Solid State Drives: If you are fortunate enough to have one or more SATA ports on your motherboard (preferably SATA-II or SATA-III) you can speed your Windows 7 computer noticeably. Not only will installing a Sold State Drive (SSD) make Windows 7 boot faster but applications will load almost instantly.
In the benchmark shown below this Laptop has a Samsung 320GB SATA-II hard disk drive, (120GB used, 200GB free) hard disk drive has a 5400 RPM drive motor. Notice the Access Time = 16.6MS (milliseconds) and a max transfer rate of 96 MB/sec. Compare this with a Solid State Drive’s performance and you can see why replacing the drive with an SSD. Just create an Image Backup of your original hard drive, remove the drive and install the SSD and then restore the Image Backup.
SSD connected to a SATA-II port: As you can see the transfer rate is flat from the beginning to the end of the drive. About 70% faster at the beginning of most SATA-II hard drives and 200 to 400% faster than a typical hard drive from the middle to the end of the drive storage area. Access time (0.1MS) is almost instantaneous.
SSD connected to a SATA-III port: If your computer supports SATA-III then you will see an even greater improvement (transfer rates are about 4 times faster than a typical hard drive) when using a SATA-III Solid State Drive as show below.
Notes about using a Solid State Drive with Windows 7: 1) Windows 7 supports a function called TRIM. Simply put, when you delete a file on a hard drive the disk space the file occupied is free to use again. With a SSD when you delete a file the page or block is marked as not in use but in reality still needs to be erased. TRIM does the house cleaning on an SSD in the background when the computer is idle.
Solid State / SSD disk drive (Desktop or Laptop) and larger Desktop Hard Disk Drive / HDD.
Solid State Drive (SSD): If you PC has a SATA hard drive then it will also function with any Solid State Drive that supports all 3 SATA modes (SATA-I, SATA-II or SATA-III). If you have an late model Windows XP or Vista based PC upgraded to Windows 7 that does have a SATA Hard Drive then all you need to choose a SSD that supports all 3 SATA modes as most likely that old but still usable PC only supports SATA-I mode.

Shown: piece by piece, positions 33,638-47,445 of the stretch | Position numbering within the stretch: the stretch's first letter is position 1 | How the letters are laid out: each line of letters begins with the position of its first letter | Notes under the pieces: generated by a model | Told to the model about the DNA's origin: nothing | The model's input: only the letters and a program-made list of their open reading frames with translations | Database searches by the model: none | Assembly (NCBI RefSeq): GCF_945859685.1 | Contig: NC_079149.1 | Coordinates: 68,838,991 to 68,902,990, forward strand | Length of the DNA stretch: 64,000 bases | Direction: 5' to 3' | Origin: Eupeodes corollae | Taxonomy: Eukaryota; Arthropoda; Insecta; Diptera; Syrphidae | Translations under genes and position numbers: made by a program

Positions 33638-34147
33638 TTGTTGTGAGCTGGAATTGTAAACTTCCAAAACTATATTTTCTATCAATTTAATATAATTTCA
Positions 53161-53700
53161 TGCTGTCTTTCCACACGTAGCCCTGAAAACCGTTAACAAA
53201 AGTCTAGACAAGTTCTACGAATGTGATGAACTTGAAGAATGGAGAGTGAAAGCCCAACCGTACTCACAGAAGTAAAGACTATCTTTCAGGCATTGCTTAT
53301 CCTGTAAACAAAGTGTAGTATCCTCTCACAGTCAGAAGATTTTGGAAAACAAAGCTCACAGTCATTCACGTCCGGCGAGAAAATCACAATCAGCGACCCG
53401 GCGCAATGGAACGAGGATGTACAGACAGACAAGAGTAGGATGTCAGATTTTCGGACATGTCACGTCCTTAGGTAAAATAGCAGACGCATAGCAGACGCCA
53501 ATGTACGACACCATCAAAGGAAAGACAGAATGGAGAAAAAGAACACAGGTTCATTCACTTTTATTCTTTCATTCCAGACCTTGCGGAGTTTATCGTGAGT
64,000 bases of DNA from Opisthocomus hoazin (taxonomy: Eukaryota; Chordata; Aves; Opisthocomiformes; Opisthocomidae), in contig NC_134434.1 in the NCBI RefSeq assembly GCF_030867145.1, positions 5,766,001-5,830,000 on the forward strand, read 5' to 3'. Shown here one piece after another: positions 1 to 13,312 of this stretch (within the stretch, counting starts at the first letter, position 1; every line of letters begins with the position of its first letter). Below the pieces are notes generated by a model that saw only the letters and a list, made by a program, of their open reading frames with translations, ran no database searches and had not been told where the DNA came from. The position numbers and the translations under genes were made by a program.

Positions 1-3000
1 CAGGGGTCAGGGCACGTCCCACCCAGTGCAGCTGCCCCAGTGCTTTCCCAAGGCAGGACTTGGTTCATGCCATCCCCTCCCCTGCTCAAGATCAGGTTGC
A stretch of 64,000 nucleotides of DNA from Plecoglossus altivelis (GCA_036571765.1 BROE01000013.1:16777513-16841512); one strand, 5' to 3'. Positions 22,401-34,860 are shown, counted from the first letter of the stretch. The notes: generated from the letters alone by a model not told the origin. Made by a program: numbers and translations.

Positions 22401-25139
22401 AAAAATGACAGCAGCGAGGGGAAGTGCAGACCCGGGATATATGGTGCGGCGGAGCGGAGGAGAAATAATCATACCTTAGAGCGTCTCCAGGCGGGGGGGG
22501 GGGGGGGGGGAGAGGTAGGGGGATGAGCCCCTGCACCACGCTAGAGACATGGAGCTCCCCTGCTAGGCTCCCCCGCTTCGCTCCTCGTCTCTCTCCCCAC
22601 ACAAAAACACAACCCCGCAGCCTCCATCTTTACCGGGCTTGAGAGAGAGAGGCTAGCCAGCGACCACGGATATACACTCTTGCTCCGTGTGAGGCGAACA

The only down side that could prevent you from switching from a hard drive to a SSD is that SSD drives are expensive, about 3 or 4 times the cost of an equivalent size 1TB hard drive. Still if your Windows 7 (and some Vista based) computer has a SATA-I, SATA-II or SATA-III interface a 128GB SSD will cost you about $50.00 dollars, a 250GB SSD about $80.00 and a 500GB SSD about $150.00 or less when you find a bargain price sale.
You should check the amount of space still available on your existing drive. If your existing drive is more than 66% full then choose a new drive that is at least 50% larger in size. Example: Existing drive is 320GB and 200GB is used with about 100GB of free space, go shopping for a 500GB drive or larger SSD.
Do some comparative shopping and you may find a good price to drive capacity ratio. By contrast a 1TB hard drive may only cost $70.00 dollars, when a 500GB Solid State Drive (SSD) can cost $150.00 or more (that is a lot more money and a less capacity at today’s market prices ... February 2018). However if you want to increase the performance of your computer and if you have a laptop make it immune to shock, a new Solid State Drive (SSD) is probably the best choice. For a desktop that needs a lot of capacity/drive space a top of the line hard drive such a Western Digital WD1003FZEX would be my choice both for speed and reliability.
However, if you current hard drive is 250GB or less and only shows about 70GB of used space then a 128 or 250GB SSD may be just the ticket to noticeably greater performance.
So as you can see you can spend as little or as much as you want to keep Windows 7 running for years to come, especially laptops which can take a lot of bumps will in use and kill a hard disk drive.
If you haven’t read Part 1 or Part 2 of this series of articles do so now.